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Nigeria needs to create 40 to 50 million jobs

Staff writer ▼ | March 17, 2016
With over 170 million people and a high rate of population growth, Nigeria needs to create 40 to 50 million additional jobs between 2010 and 2030.
Nigeria street
Africa   Skills for Competitiveness and Employability
To reduce poverty and promote more inclusive growth, these jobs need to be more productive and provide higher incomes than the country’s jobs today. Three new World Bank reports focus on this challenging agenda.

The report “More, and More Productive, Jobs for Nigeria” provides a detailed overview of jobs, workers, and employment opportunities, while “Understanding and Driving Private Sector Growth in Nigeria” studies constraints and drivers of firm-level growth and implications for employment.”

The third report “Skills for Competitiveness and Employability” examines the demand in priority economic and job growth sectors and how to ensure that Nigerians have the right skills.

“Understanding where people work, constraints to firm growth, and the skills needed is fundamental for formulating appropriate policies,” says Rachid Benmessaoud, World Bank Country Director for Nigeria.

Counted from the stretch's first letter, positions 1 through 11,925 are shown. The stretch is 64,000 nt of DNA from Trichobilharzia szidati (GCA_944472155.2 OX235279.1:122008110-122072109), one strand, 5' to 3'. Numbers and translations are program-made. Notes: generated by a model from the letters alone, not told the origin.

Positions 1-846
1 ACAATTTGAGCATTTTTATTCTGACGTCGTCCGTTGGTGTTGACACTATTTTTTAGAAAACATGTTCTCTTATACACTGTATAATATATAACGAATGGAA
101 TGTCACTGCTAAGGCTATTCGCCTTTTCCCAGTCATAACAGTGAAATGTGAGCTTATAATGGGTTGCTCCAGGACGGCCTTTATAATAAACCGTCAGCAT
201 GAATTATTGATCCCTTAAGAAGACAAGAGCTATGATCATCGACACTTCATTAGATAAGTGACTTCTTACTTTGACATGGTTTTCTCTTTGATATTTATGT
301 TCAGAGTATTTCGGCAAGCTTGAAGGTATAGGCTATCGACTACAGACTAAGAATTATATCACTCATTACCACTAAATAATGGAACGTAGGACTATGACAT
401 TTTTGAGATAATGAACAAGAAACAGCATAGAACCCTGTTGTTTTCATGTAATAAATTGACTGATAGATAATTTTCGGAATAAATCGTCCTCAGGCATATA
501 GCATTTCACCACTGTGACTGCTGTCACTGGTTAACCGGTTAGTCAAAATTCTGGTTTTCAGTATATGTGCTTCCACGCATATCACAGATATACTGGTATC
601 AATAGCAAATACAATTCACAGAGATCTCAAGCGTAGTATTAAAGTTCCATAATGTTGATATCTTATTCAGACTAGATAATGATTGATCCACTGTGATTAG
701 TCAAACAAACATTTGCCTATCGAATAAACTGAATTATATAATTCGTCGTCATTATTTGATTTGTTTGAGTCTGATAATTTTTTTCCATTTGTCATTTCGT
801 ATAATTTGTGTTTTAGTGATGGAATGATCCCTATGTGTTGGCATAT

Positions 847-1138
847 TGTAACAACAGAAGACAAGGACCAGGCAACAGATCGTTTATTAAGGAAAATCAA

“The solid, detailed diagnostics in these reports are critical inputs to developing education and jobs strategies for Nigeria.”

The reports show that “two Nigerias” seem to be emerging: one in which high and diversified growth provides more job and income opportunities, and one in which workers are trapped in traditional subsistence activities.

The reports also show a geographic divide, with northern Nigeria having low levels of education access and high youth underemployment than the South.

Although skills required in Nigeria remain mostly manual, the South is experiencing more demand for the cognitive skills required by the new knowledge economy.

According to the studies, the majority of adult Nigerians are employed but locked into low-productivity and low-income work, with no job or income security.

The studies find that half of working Nigerians are in small-holder farming and another 30 percent working as self-employed in small or micro household enterprises in the non-agricultural sector. Their work is not enough to escape poverty, or attain middle class status for their households.